lookie lookie, someone else just joined the party

Jason B. Bluming (jbluming@yoyo.eit.COM)
Thu, 28 Oct 1993 10:21:56 -0700

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Date: Thu, 28 Oct 93 07:16:57 -0800
From: Irene Zagazeta <zagazeta@sumex-aim.Stanford.EDU>
To: mis-colloquia@sumex-aim.stanford.edu
Subject: 11/4-Med.Info.Colloq.:Tom Rindfleisch-(SSRG/KSL):World-Wide Web
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***** Medical Informatics Colloquium *****

SPEAKER: Tom Rindfleisch, Section on Medical Information
Director of Symbolic Systems Resources Group (SSRG)
and Knowledge Systems Laboratory (KSL)

DATE November 4th, 1993 (Thursday)
TIME: 3:00pm to 4:00pm

LOCATION: Medical School Office Building (MSOB x275)
Stanford University School of Medicine

TITLE: World-Wide Web -- What, Why, & Wow?

The exponential growth of the Internet in recent years has made it more and
more difficult to find precisely the information needed for a particular task.
The number of places to look has increased, the amount of material on-line at
each place has increased, and the diversity of document types (including video
and sound) and access schemes has increased. Whereas good old FTP (File
Transfer Protocol) has done yeoman service for over 20 years -- since the age
of hackers -- and still dominates Internet traffic, several efforts to better
integrate distributed information browsing and retrieval with modern
human-computer interfaces have been underway in recent years. These include
WAIS (Wide-Area Information Service), Gopher, Archie, Veronica, and WWW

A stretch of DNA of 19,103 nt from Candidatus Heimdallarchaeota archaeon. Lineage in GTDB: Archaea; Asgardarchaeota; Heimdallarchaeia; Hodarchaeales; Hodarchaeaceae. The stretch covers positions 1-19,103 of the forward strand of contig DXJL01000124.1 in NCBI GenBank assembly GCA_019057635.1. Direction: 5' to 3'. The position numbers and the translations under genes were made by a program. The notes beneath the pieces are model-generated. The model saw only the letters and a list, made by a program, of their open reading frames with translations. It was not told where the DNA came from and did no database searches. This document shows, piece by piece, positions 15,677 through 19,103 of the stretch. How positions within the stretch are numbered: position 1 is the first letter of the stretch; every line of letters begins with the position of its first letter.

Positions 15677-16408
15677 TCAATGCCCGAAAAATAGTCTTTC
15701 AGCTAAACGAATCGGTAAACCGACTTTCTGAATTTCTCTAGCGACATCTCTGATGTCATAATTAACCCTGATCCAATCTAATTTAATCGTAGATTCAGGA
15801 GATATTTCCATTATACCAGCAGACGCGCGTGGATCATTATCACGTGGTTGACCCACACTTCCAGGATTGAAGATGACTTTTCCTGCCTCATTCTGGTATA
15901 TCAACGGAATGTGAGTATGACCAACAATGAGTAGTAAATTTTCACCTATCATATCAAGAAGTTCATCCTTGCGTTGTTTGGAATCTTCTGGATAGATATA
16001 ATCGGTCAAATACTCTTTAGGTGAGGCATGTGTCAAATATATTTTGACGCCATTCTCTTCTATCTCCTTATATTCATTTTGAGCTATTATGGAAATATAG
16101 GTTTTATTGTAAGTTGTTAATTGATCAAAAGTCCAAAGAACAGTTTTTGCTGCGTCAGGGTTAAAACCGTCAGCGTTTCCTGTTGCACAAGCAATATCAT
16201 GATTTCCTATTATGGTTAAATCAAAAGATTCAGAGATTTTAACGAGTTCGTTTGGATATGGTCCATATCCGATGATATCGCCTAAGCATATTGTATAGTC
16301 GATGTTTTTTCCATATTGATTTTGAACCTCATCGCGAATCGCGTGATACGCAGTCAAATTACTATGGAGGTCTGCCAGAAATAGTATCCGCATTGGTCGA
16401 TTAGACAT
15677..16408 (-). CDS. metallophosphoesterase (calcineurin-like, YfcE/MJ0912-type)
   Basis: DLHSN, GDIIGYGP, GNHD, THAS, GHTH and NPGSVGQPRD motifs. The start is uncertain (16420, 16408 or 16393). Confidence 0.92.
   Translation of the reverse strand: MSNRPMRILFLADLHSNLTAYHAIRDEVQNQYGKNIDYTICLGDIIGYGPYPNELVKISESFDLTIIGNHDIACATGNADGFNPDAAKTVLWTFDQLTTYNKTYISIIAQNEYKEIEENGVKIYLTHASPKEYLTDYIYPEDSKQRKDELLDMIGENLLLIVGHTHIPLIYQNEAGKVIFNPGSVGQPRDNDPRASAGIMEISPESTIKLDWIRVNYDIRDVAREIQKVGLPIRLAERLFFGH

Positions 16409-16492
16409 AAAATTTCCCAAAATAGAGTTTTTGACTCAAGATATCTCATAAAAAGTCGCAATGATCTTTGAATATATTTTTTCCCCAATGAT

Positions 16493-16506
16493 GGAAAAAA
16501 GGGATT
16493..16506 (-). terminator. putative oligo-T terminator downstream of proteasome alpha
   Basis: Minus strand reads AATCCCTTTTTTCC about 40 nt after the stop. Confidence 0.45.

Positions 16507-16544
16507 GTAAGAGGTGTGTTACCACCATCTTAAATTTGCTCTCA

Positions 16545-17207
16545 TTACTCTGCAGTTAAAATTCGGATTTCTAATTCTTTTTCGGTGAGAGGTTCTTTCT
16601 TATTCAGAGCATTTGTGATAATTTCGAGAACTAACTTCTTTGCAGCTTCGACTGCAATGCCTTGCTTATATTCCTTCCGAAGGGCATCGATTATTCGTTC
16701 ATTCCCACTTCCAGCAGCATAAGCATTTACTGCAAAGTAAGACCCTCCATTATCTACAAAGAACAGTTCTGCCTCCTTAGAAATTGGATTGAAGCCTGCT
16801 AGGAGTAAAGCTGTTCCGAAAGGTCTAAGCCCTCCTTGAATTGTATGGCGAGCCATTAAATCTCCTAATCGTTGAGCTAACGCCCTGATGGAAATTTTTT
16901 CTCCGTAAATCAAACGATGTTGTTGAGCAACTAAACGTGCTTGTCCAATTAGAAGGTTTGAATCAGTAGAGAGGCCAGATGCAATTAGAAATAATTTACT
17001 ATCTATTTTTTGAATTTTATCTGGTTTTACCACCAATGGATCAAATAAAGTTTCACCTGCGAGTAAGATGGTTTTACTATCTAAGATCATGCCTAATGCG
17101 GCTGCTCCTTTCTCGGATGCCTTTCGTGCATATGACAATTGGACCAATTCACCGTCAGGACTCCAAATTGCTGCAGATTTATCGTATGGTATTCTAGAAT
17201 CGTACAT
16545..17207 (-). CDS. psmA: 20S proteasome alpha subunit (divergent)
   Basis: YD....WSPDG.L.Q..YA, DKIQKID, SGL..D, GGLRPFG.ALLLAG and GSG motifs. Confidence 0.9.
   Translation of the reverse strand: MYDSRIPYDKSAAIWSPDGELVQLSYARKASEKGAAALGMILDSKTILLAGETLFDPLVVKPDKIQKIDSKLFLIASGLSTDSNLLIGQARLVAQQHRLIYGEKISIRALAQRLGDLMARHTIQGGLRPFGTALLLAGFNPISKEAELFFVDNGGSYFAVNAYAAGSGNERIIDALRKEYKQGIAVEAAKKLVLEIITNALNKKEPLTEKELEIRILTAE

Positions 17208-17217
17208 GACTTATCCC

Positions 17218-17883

(World-Wide Web). Of these efforts, WWW, developed within the high-energy
physics community, arguably has the best underlying systems design in terms of
generality, openness, extensibility, and conceptual clarity. WWW subsumes the
other services mentioned above (and more) and there are even WWW client and
server implementations available that work.

The first part of this talk will give an overview of the current state of WWW
- -- what it does, how it works, what remains to be done, and what its
implications might be for our work. I will describe the three protocols that
make up the core of WWW -- the uniform resource locating scheme (URL), the
hypertext transfer protocol (HTTP), and the SGML-based hypertext markup
language (HTML) -- and how WWW interfaces with other information access
protocols and resources. The last part of the talk will be a live demo of WWW,
including work done within the KSL to experiment with and enhance WWW for
making information from our laboratory accessible.

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